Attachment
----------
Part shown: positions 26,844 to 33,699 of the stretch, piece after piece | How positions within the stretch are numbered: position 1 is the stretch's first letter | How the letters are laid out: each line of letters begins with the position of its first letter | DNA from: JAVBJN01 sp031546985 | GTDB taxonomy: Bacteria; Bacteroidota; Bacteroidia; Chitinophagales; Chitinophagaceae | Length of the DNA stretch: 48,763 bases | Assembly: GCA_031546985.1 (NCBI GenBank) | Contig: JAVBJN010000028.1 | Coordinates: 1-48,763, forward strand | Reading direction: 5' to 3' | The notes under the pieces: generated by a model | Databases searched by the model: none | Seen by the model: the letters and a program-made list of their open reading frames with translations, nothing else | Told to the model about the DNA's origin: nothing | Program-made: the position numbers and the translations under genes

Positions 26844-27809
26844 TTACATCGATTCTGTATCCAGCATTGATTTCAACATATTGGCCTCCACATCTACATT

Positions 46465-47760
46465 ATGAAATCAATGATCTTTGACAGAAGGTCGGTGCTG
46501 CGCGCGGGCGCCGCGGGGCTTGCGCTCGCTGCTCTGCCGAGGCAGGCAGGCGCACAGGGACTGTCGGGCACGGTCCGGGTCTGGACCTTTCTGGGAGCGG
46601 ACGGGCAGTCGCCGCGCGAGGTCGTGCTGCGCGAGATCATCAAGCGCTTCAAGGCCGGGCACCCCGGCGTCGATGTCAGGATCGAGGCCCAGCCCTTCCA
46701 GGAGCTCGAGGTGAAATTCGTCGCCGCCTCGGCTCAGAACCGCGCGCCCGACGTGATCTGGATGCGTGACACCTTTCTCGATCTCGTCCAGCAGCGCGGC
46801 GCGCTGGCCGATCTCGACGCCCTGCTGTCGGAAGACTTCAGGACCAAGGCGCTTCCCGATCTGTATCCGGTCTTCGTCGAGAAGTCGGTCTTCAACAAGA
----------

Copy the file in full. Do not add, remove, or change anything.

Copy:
Part shown: positions 26,844 to 33,699 of the stretch, piece after piece | How positions within the stretch are numbered: position 1 is the stretch's first letter | How the letters are laid out: each line of letters begins with the position of its first letter | DNA from: JAVBJN01 sp031546985 | GTDB taxonomy: Bacteria; Bacteroidota; Bacteroidia; Chitinophagales; Chitinophagaceae | Length of the DNA stretch: 48,763 bases | Assembly: GCA_031546985.1 (NCBI GenBank) | Contig: JAVBJN010000028.1 | Coordinates: 1-48,763, forward strand | Reading direction: 5' to 3' | The notes under the pieces: generated by a model | Databases searched by the model: none | Seen by the model: the letters and a program-made list of their open reading frames with translations, nothing else | Told to the model about the DNA's origin: nothing | Program-made: the position numbers and the translations under genes

Positions 26844-27809
26844 TTACATCGATTCTGTATCCAGCATTGATTTCAACATATTGGCCTCCACATCTACATT

Positions 46465-47760
46465 ATGAAATCAATGATCTTTGACAGAAGGTCGGTGCTG
46501 CGCGCGGGCGCCGCGGGGCTTGCGCTCGCTGCTCTGCCGAGGCAGGCAGGCGCACAGGGACTGTCGGGCACGGTCCGGGTCTGGACCTTTCTGGGAGCGG
46601 ACGGGCAGTCGCCGCGCGAGGTCGTGCTGCGCGAGATCATCAAGCGCTTCAAGGCCGGGCACCCCGGCGTCGATGTCAGGATCGAGGCCCAGCCCTTCCA
46701 GGAGCTCGAGGTGAAATTCGTCGCCGCCTCGGCTCAGAACCGCGCGCCCGACGTGATCTGGATGCGTGACACCTTTCTCGATCTCGTCCAGCAGCGCGGC
46801 GCGCTGGCCGATCTCGACGCCCTGCTGTCGGAAGACTTCAGGACCAAGGCGCTTCCCGATCTGTATCCGGTCTTCGTCGAGAAGTCGGTCTTCAACAAGA